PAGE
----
A Century of Great Lakes and Worldwide Trading

Canada Steamship Lines (CSL) was formed in 1913 to operate a large fleet of white hulled passenger ‘hurricane deckers’ on the Great Lakes, together with another fleet of Laker freight vessels. The passenger fleet began with a big merged fleet of fifty vessels in 1913, but gradually decreased over the next fifty years with 31 steamers in 1921, 23 steamers in 1927, 19 steamers in 1933, 12 steamers at the beginning of World War II, 9 steamers in 1949, and after 3 serious losses by fire to a fleet of only three steamers in 1952, and the sale of the last ‘hurricane decker’ in 1965. The freight fleet was built up by the increasing importance of moving iron ore to the Great Lakes steel industry on the shores of Lake Ontario and Lake Erie. CSL was also a major carrier of coal traffic originating from Pennsylvania across the Great Lakes to railways in Canada. After the decline of steam locomotives, an even larger amount of coal was moved to American and Canadian electricity power stations.

The 2,777grt Saguenay was built in 1911 by Fairfields at Govan. In 1946 she joined Wah Shang Shipping of Shanghai as Kiang Yong and in 1951 she moved to Chinese Maritime Trust as Yangtse Phoenix. On 1st August 1951 she was wrecked at Tai Po, Hong Kong while laid up.

CSL Formation

The expansion of the North American interests of one of the greatest British shipping companies, Furness, Withy & Co. Ltd., was a prime factor in the setting up of Canada Steamship Lines in 1913. Sir Christopher Furness (1852-1912) of West Hartlepool had set up the Chesapeake and Ohio Steamship Co. Ltd. in 1893 to maintain a service between the Virginia railway terminal of Newport News and the ports of Liverpool and London. He then expanded westwards from Ohio and the St. Lawrence into the Great Lakes in 1911 by the purchase of a substantial holding in the Richelieu and Ontario Navigation Company, The latter company could trace its heritage back to the 1845 establishment of La Societe de Navigation du Richelieu to carry passengers and cargo between Montreal and Chambly, located ninety miles away on the Richelieu river, a tributary of the St. Lawrence river. This fleet of small river boats was then merged in the late 1870s with that of a river boat operator on Lake Ontario to form the Richelieu and Ontario Navigation Company.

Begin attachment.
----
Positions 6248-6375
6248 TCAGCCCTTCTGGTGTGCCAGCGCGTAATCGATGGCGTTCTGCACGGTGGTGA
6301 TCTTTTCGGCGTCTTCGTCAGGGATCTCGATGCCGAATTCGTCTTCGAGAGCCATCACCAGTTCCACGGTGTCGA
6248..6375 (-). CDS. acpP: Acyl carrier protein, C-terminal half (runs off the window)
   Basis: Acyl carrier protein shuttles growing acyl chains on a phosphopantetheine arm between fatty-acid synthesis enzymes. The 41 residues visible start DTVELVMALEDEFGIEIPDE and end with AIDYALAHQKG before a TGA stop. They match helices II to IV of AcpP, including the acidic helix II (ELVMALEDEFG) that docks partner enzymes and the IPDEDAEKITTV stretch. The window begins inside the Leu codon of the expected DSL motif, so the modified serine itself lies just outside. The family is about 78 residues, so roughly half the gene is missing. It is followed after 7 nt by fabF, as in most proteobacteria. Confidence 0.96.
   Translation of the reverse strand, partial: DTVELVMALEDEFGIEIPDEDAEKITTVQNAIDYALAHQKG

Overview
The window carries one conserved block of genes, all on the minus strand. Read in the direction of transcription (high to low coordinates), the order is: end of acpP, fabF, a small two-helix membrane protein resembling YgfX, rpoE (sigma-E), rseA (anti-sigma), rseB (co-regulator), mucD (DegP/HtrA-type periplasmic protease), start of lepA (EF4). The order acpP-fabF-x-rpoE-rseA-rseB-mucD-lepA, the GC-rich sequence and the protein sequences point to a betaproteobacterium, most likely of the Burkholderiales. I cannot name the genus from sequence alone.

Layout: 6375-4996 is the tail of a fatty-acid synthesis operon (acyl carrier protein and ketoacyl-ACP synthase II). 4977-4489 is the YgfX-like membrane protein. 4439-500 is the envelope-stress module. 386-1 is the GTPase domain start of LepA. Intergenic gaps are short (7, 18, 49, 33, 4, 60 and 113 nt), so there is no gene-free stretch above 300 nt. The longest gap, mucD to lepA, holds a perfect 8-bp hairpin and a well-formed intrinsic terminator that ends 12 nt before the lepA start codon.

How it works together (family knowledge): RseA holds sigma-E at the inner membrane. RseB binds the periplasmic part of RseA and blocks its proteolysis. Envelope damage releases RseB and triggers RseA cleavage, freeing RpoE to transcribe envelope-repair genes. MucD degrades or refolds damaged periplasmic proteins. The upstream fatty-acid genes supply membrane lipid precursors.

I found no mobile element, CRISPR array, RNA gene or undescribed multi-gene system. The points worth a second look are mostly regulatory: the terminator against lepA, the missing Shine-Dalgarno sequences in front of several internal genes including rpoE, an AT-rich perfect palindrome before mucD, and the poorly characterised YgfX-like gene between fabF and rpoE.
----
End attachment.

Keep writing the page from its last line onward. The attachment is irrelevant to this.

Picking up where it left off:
The 3,539grt Richelieu was built in 1913 by Harlan & Hollingsworth at Wilmington as Narragansett for Central Vermont Transportation Co. She joined Canada SS Lines in 1923. In 1966 she was named Passenger No. 3 for her voyage to the breakers at Antwerp where she arrived on 9th June.

The financial backing of Furness, Withy & Co. Ltd. in 1911 of the Richelieu and Ontario Navigation Company allowed Montreal financier W. Grant Morden (born in 1880), and grain merchant James Carruthers (1853-1924), and shipowner James Playfair (1860-1937) to take over ten Great Lakes fleets, including:-

  • Thousand Islands Steamboat Company
  • St. Lawrence River Steamboat Company
  • Niagara Navigation Company with services on Lake Ontario
  • Northern Navigation Company with services on Lake Huron and Lake Superior
  • Inland Navigation Company with cargo services
  • The American subsidiary of the Richelieu and Ontario Navigation Company
  • Four more small Great Lakes steam boat companies

These merged fleets formed the Canada Transportation Lines Ltd. on 17th June 1913, which by a process of absorption had been renamed as Canada Steamship Lines (CSL) by the end of 1913. CSL had a big nominal capital of $34.5 million in shares, debentures and mortgages with James Carruthers as its first President, and James Norcross as its first Managing Director.

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